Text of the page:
UCU urges prime minister to push teaching online, but universities stick to blended learning plans
A major staff union has urged prime minister Boris Johnson to instruct all universities to move teaching online after thousands of students have been locked down in their halls of residence due to outbreaks of coronavirus on campus.
In a letter to Johnson published on 28 September, University and College Union general secretary Jo Grady told Johnson it was “clear that remote learning should be the default for campus life” during the pandemic. The UCU has been calling for all university teaching to go online to help stop the spread of Covid-19, as have the experts on Independent Sage group.
“Given the rapidly changing situation and the growing prevalence of Covid-19 across the country, and with the number of outbreaks on university campuses even at this early stage of the new academic year, now is the time for swift action and to ensure online teaching becomes the norm,” she wrote.
Grady’s intervention came after around 1,700 students were forced into a two-week lockdown at two Manchester Metropolitan University halls of residence on 25 September after 127 students tested positive for Covid-19.
On 27 September, MMU said it was “urgently preparing a care package” of basic supplies for the students in isolation, along with financial support, and it confirmed that all foundation and first-year students would be taught online only for the next fortnight.
But Malcolm Press, vice-chancellor at MMU, stressed that a blended approach to teaching—where some teaching takes place face-to-face but large lectures are held online—was favoured by the government and would continue to be the main approach at MMU.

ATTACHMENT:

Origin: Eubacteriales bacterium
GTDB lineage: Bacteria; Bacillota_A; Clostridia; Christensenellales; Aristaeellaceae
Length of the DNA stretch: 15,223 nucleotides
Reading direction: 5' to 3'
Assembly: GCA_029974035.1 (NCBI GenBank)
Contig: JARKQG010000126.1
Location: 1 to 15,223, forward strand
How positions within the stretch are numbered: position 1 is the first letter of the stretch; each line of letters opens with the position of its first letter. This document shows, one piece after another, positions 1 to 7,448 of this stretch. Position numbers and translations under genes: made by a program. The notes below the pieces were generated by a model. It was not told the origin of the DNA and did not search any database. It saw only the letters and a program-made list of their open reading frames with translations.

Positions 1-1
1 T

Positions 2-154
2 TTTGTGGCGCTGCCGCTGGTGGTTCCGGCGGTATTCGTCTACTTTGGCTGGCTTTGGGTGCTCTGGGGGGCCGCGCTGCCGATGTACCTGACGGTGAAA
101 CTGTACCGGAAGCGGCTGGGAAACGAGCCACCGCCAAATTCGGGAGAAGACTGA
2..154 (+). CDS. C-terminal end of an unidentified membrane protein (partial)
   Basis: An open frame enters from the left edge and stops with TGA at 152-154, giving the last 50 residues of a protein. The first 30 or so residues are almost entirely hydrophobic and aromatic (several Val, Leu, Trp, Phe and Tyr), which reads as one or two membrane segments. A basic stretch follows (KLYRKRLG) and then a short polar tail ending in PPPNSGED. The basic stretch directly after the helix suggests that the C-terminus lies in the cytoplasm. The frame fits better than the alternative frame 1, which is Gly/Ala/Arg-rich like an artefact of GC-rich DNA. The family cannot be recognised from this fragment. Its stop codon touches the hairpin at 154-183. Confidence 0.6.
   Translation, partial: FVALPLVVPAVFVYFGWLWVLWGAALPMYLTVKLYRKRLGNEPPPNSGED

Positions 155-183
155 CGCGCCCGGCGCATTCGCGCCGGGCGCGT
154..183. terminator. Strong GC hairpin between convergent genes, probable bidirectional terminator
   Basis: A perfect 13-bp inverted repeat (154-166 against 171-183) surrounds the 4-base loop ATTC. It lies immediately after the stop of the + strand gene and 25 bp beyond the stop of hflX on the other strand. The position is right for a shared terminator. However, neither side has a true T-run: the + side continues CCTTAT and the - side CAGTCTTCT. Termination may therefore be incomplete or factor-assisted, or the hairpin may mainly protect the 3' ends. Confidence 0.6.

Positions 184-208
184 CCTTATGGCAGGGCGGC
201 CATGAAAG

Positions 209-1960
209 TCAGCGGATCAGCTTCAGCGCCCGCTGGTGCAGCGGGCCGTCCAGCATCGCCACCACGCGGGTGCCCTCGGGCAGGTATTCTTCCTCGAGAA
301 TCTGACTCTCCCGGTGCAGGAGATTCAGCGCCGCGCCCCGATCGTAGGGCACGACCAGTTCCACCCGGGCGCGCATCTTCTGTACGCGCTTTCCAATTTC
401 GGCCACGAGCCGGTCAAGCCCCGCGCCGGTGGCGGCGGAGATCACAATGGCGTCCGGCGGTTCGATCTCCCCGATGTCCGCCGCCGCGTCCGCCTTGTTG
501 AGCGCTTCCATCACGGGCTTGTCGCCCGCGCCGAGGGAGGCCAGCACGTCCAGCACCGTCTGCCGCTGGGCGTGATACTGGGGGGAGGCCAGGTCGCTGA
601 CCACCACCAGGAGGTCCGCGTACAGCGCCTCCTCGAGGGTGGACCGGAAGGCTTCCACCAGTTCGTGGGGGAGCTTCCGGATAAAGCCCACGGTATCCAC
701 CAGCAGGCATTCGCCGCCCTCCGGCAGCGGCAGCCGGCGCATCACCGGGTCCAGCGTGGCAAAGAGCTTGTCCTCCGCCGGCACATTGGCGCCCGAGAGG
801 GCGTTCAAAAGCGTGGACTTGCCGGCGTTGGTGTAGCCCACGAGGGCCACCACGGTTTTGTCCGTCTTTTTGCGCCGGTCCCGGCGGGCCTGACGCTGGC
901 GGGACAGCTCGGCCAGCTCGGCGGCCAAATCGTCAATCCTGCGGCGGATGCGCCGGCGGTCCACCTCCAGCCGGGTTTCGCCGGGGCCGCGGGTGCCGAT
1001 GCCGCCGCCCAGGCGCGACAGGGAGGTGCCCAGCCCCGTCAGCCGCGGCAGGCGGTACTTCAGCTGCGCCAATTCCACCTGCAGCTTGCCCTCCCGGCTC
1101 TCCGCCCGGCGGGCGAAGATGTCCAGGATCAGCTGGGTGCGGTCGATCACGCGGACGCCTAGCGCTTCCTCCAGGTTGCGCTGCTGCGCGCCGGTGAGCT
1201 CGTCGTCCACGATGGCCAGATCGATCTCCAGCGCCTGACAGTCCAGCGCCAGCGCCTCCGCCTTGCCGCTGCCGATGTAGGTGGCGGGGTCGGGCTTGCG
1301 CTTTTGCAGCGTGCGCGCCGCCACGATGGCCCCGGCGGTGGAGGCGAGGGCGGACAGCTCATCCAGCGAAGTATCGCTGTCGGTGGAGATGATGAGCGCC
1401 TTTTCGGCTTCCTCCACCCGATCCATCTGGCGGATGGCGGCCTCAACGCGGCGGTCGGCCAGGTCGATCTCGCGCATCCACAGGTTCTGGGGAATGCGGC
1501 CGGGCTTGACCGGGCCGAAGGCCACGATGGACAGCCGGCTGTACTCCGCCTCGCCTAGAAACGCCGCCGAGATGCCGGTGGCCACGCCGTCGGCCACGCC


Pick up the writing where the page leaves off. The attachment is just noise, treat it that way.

“Students tell us they value the mix of online and face-to-face education, and it is important that we do what we can to deliver this in a Covid-secure way,” Press said on 27 September. “It would be unfair to expect students to put their lives on hold.”
According to the BBC, as of 28 September, 40 UK universities have confirmed cases of Covid-19.
Around 600 students isolating in halls at the University of Glasgow have been promised one month’s rent refund and £50 for food and supplies, while mobile catering units were set up to “make it easier to access hot food” during the lockdown.
Elsewhere, shadow education secretary Kate Green urged education secretary Gavin Williamson to promise students they would not be locked down in their halls over Christmas, after health secretary Matt Hancock failed to rule it out.
“It would be deeply unfair to see students forced to remain in their student accommodation, unable to see their families over this period,” she wrote in a letter to Williamson on 26 September.
Despite the widespread outbreaks of Covid-19 at universities and the calls for teaching to move online, the University of Cambridge is still planning for students to arrive at colleges in stages over the next week, before its term starts on 6 October. Students are being asked to follow government guidelines on social distancing and limit social contact with people outside their households.
At Durham University, where term starts today (28 September), teaching will still take place online and face-to-face, and students are arriving in their accommodation.